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  She was just shy of her 17th birthday. I was a year younger. It was my first time, but she was like a pro. When she started, my back stiffened and even my knuckles started to sweat. You see, my classmate and I were giving a presentation to our entire school. I was so nervous I had to clamp my hands to the lectern to steady my shaking body. My only saving grace was so that no one heard the guttural sounds of fear groaning out of my mouth, because I was shaking so far from the microphone. Afterward, I was so embarrassed that I set myself a new goal. I would overcome my fear and become a proficient public speaker. I took a course in speaking, trained hard and even spoke in competitions at local Rotary clubs.


  Now I travel the world to do several dozen paid speaking engagements a year. Public speaking is an invaluable skill no matter what your job is, whether you are in sales, need to talk to investors or just want to be better at getting buy-in from your colleagues. Considering how important a skill it is and how it scares so many people, it is amazing how few schools make it a course requirement. I assure you, though: If I could overcome my fears and get better at it, then you can, too. Here are three rules for successful public speaking that helped me:


  The first rule is to ask a lot of questions. I usually engage the audience by asking questions, just as your professors asked you them in seminars. Asking questions helps get the audience really thinking about the issues you're raising and your solutions. Now, if I'm speaking to an audience of 3,000, it can't always be interactive. But I can still ask questions like, 'When you are buying a car, why do you choose a Ford over a Toyota?' 'What marketing campaigns do you think have failed, and why?' Those rhetorical questions help engage audiences and keep them away from their text messages and e-mails.


  Similarly, try not to talk too much about yourself or your company at the beginning of a speech. Get right to what will matter to the audience. The first 30 seconds of a presentation are critical. That's when the audience decides whether to listen to you or surf for last night's box scores on its iPhones. No one wants to hear about how big your company is or where you went to school. The key: Don't talk at the audience. Talk with it.


  The second rule of successful public speaking is to tell stories to illustrate your points. Don't just tell people what you think; show them, with specific examples and tales. I recently gave a speech aboutChina's Internet to corporate executives who had flown to Hong Kong from around the world. Most of them had never been to Asia before. Based on what they had read and heard about Google inChina, they thought Chinese people had little access to the Internet, and what little they had was like a black hole. Nothing could be further from the truth.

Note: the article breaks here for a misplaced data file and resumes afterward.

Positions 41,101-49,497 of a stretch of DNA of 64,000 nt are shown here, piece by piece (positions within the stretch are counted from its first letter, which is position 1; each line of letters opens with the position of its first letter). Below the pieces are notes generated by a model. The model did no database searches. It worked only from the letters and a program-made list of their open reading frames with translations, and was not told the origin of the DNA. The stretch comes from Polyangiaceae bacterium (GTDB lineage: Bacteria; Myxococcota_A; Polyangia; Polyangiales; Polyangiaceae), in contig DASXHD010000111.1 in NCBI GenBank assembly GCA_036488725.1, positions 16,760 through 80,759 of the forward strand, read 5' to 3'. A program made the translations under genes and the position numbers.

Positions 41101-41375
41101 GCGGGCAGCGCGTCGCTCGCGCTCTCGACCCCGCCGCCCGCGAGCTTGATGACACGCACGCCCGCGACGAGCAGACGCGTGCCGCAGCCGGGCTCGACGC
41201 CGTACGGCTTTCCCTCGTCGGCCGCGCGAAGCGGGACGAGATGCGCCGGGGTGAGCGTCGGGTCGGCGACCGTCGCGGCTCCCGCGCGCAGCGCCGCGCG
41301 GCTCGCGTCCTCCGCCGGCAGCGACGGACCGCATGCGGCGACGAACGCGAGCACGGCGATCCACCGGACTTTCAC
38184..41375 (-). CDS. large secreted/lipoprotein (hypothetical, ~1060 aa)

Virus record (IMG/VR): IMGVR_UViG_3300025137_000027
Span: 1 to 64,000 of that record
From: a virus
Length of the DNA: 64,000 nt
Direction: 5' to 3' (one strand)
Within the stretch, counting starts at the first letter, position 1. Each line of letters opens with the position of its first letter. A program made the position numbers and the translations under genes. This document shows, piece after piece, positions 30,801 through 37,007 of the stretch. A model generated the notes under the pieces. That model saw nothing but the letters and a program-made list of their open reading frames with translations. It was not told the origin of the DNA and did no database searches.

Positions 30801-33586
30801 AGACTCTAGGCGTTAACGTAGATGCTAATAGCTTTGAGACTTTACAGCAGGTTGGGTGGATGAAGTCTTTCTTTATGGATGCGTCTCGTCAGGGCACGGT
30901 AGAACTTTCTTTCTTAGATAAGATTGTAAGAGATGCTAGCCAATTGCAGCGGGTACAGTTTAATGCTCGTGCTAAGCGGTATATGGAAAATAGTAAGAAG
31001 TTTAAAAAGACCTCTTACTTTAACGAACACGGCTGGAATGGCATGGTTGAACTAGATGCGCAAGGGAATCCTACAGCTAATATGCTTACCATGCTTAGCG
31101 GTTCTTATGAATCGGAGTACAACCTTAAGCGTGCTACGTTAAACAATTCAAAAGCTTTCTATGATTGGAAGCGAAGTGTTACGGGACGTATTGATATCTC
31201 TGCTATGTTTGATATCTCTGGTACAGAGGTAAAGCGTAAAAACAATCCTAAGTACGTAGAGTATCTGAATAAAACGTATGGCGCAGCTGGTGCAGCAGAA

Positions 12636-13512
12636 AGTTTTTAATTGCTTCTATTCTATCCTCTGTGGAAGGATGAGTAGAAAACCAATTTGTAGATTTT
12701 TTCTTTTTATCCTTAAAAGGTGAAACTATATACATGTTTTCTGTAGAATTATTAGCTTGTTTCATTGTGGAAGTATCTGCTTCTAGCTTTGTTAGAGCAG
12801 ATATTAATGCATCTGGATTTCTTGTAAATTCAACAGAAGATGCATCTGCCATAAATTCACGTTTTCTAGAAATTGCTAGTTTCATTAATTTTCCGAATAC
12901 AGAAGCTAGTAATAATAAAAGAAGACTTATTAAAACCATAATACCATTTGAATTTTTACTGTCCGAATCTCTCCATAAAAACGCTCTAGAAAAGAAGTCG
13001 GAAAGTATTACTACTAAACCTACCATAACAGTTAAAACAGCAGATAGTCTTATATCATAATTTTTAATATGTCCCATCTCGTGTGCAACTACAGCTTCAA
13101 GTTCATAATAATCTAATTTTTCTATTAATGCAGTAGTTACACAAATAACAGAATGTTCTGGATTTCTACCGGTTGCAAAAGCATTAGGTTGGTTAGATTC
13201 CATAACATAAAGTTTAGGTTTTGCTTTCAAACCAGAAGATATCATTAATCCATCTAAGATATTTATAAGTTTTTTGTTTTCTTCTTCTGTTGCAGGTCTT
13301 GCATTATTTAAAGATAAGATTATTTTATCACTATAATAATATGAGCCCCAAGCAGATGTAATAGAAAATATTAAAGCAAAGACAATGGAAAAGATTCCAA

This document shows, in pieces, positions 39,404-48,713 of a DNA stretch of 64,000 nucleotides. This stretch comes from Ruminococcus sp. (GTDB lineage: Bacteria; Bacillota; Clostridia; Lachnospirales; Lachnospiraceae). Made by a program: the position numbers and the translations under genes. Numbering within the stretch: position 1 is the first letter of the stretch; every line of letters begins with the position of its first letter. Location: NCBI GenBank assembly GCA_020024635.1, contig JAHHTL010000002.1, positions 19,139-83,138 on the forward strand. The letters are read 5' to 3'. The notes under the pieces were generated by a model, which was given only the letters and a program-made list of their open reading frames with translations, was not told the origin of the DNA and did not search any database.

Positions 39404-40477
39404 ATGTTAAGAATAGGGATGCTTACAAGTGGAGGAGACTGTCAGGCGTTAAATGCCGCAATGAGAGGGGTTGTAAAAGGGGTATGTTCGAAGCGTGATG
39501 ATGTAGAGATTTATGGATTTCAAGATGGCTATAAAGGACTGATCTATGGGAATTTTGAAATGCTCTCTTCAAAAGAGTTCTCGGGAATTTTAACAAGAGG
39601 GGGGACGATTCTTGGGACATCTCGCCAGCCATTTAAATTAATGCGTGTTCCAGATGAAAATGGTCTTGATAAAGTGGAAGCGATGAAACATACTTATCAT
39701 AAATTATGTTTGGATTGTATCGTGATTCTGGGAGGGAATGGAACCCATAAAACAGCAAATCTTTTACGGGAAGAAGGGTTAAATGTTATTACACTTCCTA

Instead of just telling the audience thatChina's Internet is robust, I showed them, by talking about Lily, a 21-year-old student in Chengdu my firm had interviewed about her Internet and mobile phone habits. Lily spends nearly five hours a day online, uses Twitter-like microblogging services on Sina and buys cosmetics and clothes online. She also actively uses her mobile phone to browse the Internet and play games. With that simple illustration, Chinese Internet users went from being a nebulous abstraction in the audience's minds to something tangible and even understandable.


  The third rule is to go easy on the PowerPoint. I generally don't even use PowerPoint when I give a speech. It can be a useful tool for showing graphs or visual aids to complement important points, but too many people make it the focus of their presentations, in place of themselves and their actual message. Most audience members' minds go numb when they see too many slides or they're too densely packed withinformation.


  How can you make PowerPoint effective? Be simple. Use short words and phrases to make large conceptual points, and never go longer than 10 slides. Get the audience to focus on you and your words, not the slides. Giving a speech is pointless if no one is paying attention. You need to grab your audience from the beginning by asking questions, telling stories and relying on your own speaking rather than a bunch of boring slides. If you can do those three things, then your battle is already half-won.



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